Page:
“See #3.  I am an investor and will be “working” as a board member (by the way, we will be adding key board members with skills to help us achieve our goals).  My work will mostly consist of selecting the right companies to join us, recruiting the best people to support the group  and utilizing the experiences I have had in leading a Thermal Processing company with over11,000 team members, sales of over $1billion with 310 facilities.  I have made darn near every mistake that can be made (I know, there are yet more to make) and hope to help the group not repeat the same mistakes.  A key area which most companies need help with is safety and environmental compliance.

As we all know Bodycote is the largest commercial heat treater in the world and you of course were the CEO for a long period to time. This is going to lead to assumptions that you are looking to emulate their model. How would you respond to this?

“Tough question for me to answer without sounding critical.  Let me just say that we will strive to differentiate by honoring the history of the companies joining our group, development of our people, on time delivery, consistent quality and providing value for our customers.

While your active involvement in the industry dropped with your retirement from Bodycote in 2009 you have kept up to date as we discussed. Have you seen any substantial changes in the industry since then? As an example changing technologies or geographic shifts?

“The key changes I have noted in retirement are:
–  Fewer skilled people available, mostly due to retirement
–  Quality standards are continuously getting tighter

  1. Equipment is getting more energy efficient, tighter controlled and more dependable
  2. Emerging markets continue to – emerge.  Other than a very few companies such as Bodycote, Aalberts, IHI, HEF and a small handful of others, country borders define their imagination.

The newer technologies (LPC, case hardening of S/S, Controlled Nitriding, etc) are finding niches but not disrupting traditional processes.  One technology that is capable of disrupting is Additive Manufacturing.

From what you have told us you are looking at very substantial investments in the commercial heat treating industry in North America which obviously means you feel very optimistic about the future. What makes you so optimistic that commercial heat treating in North America has a bright future?

“Thermal Processing is an integral part of making metals fit for purpose.  As long as there is local manufacturing there will be need for our services.  The decision by a manufacturer to in-source or out-source is driven by economics, desire for control of quality, need for on-time-delivery, viable supplier base or even (gasp) corporate politics.  We believe by demonstrating superior results we can win our share of the market opportunities.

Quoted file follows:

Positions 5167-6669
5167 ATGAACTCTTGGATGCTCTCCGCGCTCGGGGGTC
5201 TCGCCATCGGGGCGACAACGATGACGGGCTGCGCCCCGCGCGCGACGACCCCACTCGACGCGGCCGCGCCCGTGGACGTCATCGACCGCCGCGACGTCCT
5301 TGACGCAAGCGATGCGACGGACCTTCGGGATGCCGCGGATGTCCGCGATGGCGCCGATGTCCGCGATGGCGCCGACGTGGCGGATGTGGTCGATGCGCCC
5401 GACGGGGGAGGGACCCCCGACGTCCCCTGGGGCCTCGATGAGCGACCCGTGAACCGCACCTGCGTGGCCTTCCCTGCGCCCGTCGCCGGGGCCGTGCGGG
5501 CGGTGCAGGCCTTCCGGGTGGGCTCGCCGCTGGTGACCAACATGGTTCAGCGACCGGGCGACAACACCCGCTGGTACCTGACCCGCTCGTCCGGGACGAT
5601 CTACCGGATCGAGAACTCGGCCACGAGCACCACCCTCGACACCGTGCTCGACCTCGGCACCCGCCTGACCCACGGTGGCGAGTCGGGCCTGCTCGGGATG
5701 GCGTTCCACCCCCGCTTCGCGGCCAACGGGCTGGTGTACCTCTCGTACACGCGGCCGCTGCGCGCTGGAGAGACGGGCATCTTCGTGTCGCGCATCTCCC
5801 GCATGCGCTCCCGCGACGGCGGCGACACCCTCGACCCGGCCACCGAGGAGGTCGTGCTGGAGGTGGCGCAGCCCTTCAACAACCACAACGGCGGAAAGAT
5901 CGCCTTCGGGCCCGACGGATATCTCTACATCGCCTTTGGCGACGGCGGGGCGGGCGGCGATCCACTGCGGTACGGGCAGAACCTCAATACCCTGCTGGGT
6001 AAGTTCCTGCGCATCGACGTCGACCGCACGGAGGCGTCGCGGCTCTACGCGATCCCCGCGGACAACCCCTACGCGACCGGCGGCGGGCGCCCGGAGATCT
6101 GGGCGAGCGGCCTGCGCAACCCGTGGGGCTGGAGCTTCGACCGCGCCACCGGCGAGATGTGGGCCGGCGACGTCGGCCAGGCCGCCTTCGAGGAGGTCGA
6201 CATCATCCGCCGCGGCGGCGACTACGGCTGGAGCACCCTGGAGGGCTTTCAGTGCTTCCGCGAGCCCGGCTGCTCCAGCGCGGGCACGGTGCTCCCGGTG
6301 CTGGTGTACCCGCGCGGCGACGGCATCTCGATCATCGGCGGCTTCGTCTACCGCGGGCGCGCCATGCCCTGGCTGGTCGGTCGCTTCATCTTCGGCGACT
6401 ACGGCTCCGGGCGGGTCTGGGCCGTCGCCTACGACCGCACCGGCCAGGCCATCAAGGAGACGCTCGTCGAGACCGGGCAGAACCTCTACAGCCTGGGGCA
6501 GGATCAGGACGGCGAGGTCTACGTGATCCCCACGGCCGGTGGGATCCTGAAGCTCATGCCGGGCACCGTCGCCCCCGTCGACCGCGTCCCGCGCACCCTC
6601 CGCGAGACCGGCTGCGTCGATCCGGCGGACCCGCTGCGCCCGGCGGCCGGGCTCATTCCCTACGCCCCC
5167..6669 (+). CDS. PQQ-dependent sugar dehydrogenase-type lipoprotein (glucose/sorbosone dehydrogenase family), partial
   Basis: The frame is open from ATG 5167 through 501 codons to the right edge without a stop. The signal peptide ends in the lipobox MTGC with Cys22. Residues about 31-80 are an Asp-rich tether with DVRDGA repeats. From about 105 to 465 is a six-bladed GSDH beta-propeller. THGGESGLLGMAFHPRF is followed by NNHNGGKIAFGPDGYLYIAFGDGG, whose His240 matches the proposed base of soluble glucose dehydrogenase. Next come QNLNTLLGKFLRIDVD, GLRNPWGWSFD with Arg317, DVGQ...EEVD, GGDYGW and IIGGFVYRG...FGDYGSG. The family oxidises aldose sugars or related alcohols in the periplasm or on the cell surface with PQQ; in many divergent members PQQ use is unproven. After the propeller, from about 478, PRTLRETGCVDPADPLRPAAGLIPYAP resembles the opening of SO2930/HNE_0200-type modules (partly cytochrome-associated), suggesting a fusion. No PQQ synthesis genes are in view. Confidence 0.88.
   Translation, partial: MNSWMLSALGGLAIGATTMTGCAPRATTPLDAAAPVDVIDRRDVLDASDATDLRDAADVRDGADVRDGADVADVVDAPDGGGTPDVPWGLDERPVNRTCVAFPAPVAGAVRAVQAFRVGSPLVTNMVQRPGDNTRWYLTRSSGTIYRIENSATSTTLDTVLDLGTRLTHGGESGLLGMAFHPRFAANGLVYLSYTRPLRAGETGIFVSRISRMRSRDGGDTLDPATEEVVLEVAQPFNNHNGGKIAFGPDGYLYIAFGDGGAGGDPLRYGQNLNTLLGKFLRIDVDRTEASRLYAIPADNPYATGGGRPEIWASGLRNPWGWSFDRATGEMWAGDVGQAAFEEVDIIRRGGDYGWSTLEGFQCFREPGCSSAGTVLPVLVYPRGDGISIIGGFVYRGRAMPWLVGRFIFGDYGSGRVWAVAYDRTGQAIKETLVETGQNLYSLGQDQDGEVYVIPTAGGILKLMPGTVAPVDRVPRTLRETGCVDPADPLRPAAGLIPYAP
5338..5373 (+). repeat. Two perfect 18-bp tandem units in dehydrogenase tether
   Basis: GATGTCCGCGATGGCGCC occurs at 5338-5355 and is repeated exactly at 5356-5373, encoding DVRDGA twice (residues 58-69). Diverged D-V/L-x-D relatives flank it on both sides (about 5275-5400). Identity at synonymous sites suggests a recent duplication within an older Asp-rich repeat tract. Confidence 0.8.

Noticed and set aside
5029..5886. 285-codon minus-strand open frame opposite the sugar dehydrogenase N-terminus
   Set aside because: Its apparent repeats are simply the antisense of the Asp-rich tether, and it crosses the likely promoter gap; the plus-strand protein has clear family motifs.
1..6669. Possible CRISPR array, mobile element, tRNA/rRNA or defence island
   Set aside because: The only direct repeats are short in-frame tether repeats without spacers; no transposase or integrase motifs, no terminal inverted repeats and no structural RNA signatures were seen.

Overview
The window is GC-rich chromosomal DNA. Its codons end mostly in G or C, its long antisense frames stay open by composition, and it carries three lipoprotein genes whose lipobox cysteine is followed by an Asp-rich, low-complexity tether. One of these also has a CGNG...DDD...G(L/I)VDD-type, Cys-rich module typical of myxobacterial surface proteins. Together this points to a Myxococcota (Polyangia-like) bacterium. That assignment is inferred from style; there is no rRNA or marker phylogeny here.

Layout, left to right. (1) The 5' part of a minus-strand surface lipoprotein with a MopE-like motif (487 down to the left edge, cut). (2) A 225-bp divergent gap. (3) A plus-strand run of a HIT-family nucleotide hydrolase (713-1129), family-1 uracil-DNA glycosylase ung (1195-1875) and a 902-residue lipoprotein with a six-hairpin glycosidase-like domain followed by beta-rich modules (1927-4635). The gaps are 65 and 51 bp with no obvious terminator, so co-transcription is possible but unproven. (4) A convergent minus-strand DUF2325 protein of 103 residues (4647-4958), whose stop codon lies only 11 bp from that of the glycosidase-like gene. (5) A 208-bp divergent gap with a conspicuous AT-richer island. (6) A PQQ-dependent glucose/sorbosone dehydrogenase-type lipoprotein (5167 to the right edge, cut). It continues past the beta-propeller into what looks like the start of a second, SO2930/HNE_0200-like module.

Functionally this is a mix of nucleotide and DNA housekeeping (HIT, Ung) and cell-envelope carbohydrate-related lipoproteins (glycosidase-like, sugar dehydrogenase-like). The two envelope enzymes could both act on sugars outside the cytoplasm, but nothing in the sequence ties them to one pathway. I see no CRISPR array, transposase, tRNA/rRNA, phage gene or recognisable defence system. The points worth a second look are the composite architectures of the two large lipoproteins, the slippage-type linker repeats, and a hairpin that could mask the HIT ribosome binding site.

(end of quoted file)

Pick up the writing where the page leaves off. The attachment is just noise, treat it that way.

This question aligns very closely with the one above and is a perennial favorite of all captive and commercial heat treaters around the world. Are commercials getting a growing share of the heat treating pie? It has long been estimated that in North America 10% is commercial and 90% captive but I have yet to see any definitive data on this. What are your thoughts?

“I have to laugh and I know you are too as you regularly see market studies yourself.  Calvert Street commissioned a market study last year (prior to speaking with me) to confirm the viability of their strategy.  Believe it or not the study reports that the NA heat treating market is ~$20.2B.  The reason I laugh is, many – many years ago I was on a MTI task force which tried to quantify the value of the total North American (NA) heat treating market.  By unconfirmed consensus we arrived at $20B.  Since then every NA market I have read has parroted that guess.  It is true, if you say it often enough – it becomes truth.  As for the % outsourced, I believe that the NA is about 10-15% outsourced.  Consider it just as accurate as the market size.

All of my questions to date have been about heat treating in North America but I would like to ask you about heat treating outside of North America. Only a handful of people in the world (and a very small handful at that) have as much experience as you at seeing the global market. In your opinion can trends in the North American market be applied to every area of the world? As an example batch furnaces and mesh belt furnace in North America keep getting larger-would it be fair to say that this is the case everywhere? Do you see commercial heat treaters in all areas of the world seeing the same consolidation as in NA?

“The commercial heat treating market in virtually every country I had the opportunity to work in exhibits, to some extent, the same drivers and trends as in NA.  What varies most is the requirements for safety, environmental and quality compliance.  These deviations are slowly catching up to those we find in NA.  Equipment selection is driven by opportunities available in the local market.  Consolidation exists in every country I know of.  Founders (or their children) need to sell their company to realize their wealth so they find buyers.  The sooner we realize the people in other countries have needs and desires just like us, the sooner we have a chance at world peace.

Last question John-what in your opinion would be the absolute perfect commercial heat treat? In other words if money was not an issue and you had a greenfield site what would it look like? A location offering numerous processes? A shop specializing in one process only? Completely automated or manual labor? Would a company with annual sales of $5 million be large enough or would you prefer to see a much larger operation with the resources to go in a number of different directions.

“Oh boy, I get to dream: My ideal facility would be in a non-urban market with lots of manufacturers around requiring sophisticated thermal services.  I would focus on 2-4 key processes.  I would Invest in state of the art, lights out equipment (how many people enjoy working the “graveyard” shift?).  In order to support a truly high quality service company $5m in sales is on the low side. Since I am dreaming, I would not want just one location.  That is not based on greed, it is spreading the risk and key resources.  See, I am naturally a proponent of multi-plant groups.  Strength in numbers.

Gord, thanks for the honor of being interviewed by you, again.